Mara Forsyth batting 1

Mara Forsyth stands at the plate for Wartburg College's softball team. The senior owns her school's single-season records for home runs, slugging percentage and RBIs. She recently tied the career home run record.

WAVERLY — Relaxed at the plate with a song from Disney’s Moana stuck on repeat inside her head, last spring Mara Forsyth put together the most powerful season in Wartburg’s softball history.

The Charles City native belted a school record 14 home runs, drove in a record 60 and finished with a gaudy .929 slugging percentage that was 77 points higher than the Knights’ previous single-season high.

Midway into her third season at Wartburg, Forsyth tied the school’s career home record mark with her 29th blast last Saturday at Loras. Coincidentally, her co-school record holder — Ashley (Rogers) Winter — viewed the achievement from the opposite dugout as the head coach of Loras’ softball team.

“To be honest, I had no idea,” Forsyth said when asked about her most recent record.

The battle-tested senior has learned to embrace the process more than the end result. That mindset began with a mini-slump early into last year’s historic season.

“I expect a lot from myself, and when I don’t perform the way that I want to, I can get easily frustrated,” Forsyth said. “Last year, I really learned it’s more about who I become as a result of the chase than what I’m getting at the end of it.”

Attempting to not place as much pressure on herself, music records helped Forsyth produce softball records.

“I actually started singing every time I went up to the batter’s box and it stayed consistent throughout the whole year,” Forsyth said. “I couldn’t tell you what my stats were, I couldn’t tell you necessarily how many games we won or lost, but just the energy I had when I was up there and enjoyment level I had definitely changed and continues to stay with me this year.”

Recapturing that love of the game is part of what drew Forsyth to Wartburg and Division III athletics after spending her freshman season on Northern Iowa’s softball team. Her older sister, Micaela, was enjoying a positive experience on Wartburg’s softball team at the time after her oldest sister, Maddie, played volleyball for the Knights.

Mara’s younger brother, Max, has since joined the Wartburg wrestling program, while her mom, Donna, was a former volleyball player at UNI and her dad, Mark, competed as a club wrestler for Iowa State.

“The DI lifestyle wasn’t for me,” said Mara Forsyth, an education major who decided to transfer to Wartburg at a time when the head softball coaching position was vacant. “I’d seen my sister play here and the type of environment that this school provided, and I knew that it was the type of family I wanted to be surrounded by. ... I’ve definitely enjoyed the relationships that I built with my teammates.”

Shortly after Jamie Mueller was hired as Wartburg’s head coach, Forsyth stopped by to introduce herself before classes started. Together, they’ve been key parts of a rapid rebuilding project.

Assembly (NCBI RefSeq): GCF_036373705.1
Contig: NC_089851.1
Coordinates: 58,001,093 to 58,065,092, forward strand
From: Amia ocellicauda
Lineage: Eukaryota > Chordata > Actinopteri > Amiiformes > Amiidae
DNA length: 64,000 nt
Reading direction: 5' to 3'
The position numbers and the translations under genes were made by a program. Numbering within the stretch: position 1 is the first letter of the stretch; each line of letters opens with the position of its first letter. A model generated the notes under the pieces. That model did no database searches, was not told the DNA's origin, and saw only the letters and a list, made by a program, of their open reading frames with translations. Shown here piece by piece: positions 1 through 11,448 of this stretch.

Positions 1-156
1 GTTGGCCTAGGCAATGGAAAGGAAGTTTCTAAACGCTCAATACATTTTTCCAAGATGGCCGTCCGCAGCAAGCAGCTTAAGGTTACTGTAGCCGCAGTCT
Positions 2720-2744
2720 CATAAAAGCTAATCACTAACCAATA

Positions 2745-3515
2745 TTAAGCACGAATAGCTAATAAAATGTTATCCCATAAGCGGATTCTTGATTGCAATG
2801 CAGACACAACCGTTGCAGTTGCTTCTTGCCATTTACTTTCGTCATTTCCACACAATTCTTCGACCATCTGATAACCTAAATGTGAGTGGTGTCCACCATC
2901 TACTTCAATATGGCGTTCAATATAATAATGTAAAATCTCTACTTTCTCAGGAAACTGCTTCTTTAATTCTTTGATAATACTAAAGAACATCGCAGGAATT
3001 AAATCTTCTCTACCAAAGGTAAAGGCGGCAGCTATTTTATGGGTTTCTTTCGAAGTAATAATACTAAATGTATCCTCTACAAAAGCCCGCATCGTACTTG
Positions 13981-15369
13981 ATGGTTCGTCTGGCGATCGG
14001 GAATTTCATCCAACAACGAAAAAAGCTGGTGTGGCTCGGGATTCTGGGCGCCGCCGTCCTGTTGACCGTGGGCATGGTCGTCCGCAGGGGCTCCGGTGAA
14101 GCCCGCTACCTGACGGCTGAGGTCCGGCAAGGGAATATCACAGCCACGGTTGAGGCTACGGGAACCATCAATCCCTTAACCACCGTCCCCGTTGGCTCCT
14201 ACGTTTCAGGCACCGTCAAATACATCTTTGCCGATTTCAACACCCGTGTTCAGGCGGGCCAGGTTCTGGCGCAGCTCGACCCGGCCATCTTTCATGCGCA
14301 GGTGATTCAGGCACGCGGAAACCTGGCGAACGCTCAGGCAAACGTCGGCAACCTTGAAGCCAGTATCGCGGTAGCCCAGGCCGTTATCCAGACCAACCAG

Wartburg went 7-7 in league play during Mueller and Forsyth’s first season at the school after the Knights won just 10 conference games over the previous six years. Last year’s Knights were 22-16 overall and 9-7 in the Iowa Conference for the first winning league record since 2009.

“Mara has been the same person with me from the first day,” Mueller said. “I think it shows a lot of trust on her part that she was willing to transfer into a program that didn’t have a coach at that time. Mara has obviously been a really big part of our program, a really big leader on the team and probably my biggest advocate from day one.”

Among the changes Forsyth embraced was a regular weightlifting routine supplemented with daily trips to the batting cage. Through increased strength, Forsyth admits she’s been surprised by the number of “miss-hits” that have left the park.

“I hardly ever get that feeling of, ‘Oh yep, that’s it,’” Forsyth said. “The girls always make fun of me and say that I run the bases way too fast. I tell them that’s because I never know if it’s over.”

Mueller says Forsyth continues to make major adjustments on her swing well into her senior year.

“She hits every day because she wants to feel comfortable, but on top of that, she’s not just doing things to be comfortable, she’s doing things to get better every single day,” Mueller added. “If she doesn’t feel good about something she always wants to know how she can do it better.”

Beyond the impact she’s made on the field, Forsyth has also embraced her role as a leader for a team that includes nine freshmen. That rookie class happens to feature another Charles City native in Sara Marin, who is one back of Forsyth for the current team lead in home runs. They are tied with 18 RBIs.

“Being a leader is something that I strive for because it’s the one thing I can control in the game of softball,” Forsyth said.

After graduating in May, Forsyth will continue to coach at the developmental level with eighth graders and junior varsity softball players in Osage. The future teacher figures to be a presence in dugouts beyond this spring.

“I’ll continue to coach softball and have it be a part of my life,” Forsyth said. “Softball is not something I’m ready to give up, and I don’t think I ever will be.”

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